THE KID WHO BATTED 1.000

Troon McAllister, Author . Doubleday $23.95 (272p) ISBN 978-0-385-50337-2

Thriller writer Lee Gruenfeld's latest pseudonymous sports novel (after golf-centered The Foursome and The Green) is a mildly amusing baseball comedy whose abundance of clever language doesn't quite make up for its lack of plot, action and character development. The Des Moines Majestyks are a pretty hopeless lot: their inexperienced owner has spent their entire budget on one superstar, and the remainder of the team is low on talent. Enter Marvin Kowalski, who's just out of high school, headed for MIT and lacking any real athletic acumen—except that he has a marvelous eye for balls and strikes, he can foul off pitch after pitch and can wangle a walk each time he comes to bat. Needless to say, Kowalski leads his ragtag team to the World Series. One-liners and malapropisms, many of which have been attributed to Yankee great Yogi Berra, dot the pages: "Luckiest damn pitcher I ever seen," a coach says of Hall of Famer Bob Gibson, "guy always pitched on days the other team didn't score any runs." McAllister lines up too many characters and offers too much play by play, but doesn't always give his readers enough reason to care who wins a game between two fictional teams. And when Kowalski reveals that he has plans for his life beyond the diamond, his arguments for giving up a billion-dollar baseball career are not very convincing. This is a vaguely comic yarn, but it's too simplistic for knowledgeable baseball fans.(Apr.)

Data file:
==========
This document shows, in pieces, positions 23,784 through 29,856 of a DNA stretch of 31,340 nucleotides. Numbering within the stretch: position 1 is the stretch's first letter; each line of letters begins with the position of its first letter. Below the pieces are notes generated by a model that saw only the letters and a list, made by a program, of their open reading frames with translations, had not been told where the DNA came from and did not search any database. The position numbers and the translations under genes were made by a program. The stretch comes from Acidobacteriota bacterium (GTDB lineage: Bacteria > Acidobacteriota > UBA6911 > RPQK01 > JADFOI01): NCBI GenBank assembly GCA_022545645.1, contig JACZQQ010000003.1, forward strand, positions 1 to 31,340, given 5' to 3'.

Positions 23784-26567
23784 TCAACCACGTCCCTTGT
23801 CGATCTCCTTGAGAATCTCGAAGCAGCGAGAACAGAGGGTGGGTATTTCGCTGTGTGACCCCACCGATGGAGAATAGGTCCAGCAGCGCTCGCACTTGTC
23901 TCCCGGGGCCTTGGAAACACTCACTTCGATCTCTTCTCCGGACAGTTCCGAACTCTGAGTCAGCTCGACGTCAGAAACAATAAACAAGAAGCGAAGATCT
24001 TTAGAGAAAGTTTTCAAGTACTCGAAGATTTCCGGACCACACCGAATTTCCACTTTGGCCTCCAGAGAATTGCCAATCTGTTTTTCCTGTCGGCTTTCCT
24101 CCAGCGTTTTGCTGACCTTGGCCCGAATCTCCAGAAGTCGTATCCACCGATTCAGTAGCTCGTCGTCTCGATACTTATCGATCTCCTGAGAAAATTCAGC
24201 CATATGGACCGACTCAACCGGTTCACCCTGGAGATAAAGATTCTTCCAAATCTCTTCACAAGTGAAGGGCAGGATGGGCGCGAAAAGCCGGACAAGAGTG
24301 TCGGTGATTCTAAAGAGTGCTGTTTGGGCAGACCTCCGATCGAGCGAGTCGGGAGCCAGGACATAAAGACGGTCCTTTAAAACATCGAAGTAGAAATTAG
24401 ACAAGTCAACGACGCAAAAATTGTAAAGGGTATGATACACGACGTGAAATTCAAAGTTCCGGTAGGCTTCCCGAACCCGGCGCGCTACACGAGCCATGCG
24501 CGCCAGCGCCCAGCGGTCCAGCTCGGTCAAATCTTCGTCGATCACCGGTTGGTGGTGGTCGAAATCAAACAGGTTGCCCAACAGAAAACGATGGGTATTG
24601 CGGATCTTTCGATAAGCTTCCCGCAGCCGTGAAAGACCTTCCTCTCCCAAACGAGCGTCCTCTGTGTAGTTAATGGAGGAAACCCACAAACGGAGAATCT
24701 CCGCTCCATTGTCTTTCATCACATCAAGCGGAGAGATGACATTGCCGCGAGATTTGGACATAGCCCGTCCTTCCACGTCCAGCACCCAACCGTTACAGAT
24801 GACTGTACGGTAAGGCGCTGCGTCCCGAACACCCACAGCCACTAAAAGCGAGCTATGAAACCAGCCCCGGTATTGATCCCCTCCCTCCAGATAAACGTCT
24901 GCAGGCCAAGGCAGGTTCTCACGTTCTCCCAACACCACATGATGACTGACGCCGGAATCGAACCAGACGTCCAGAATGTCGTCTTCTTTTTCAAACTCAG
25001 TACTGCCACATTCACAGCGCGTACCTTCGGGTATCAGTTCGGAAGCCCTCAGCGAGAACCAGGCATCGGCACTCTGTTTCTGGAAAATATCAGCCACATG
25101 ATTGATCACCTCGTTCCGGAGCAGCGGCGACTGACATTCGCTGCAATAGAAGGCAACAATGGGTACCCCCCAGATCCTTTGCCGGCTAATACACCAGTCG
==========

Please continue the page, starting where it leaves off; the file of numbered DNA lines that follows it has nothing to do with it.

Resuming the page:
Reviewed on: 04/01/2002
Release date: 04/01/2002
Open Ebook - 203 pages - 978-0-385-50530-7
Paperback - 272 pages - 978-0-7679-0912-9
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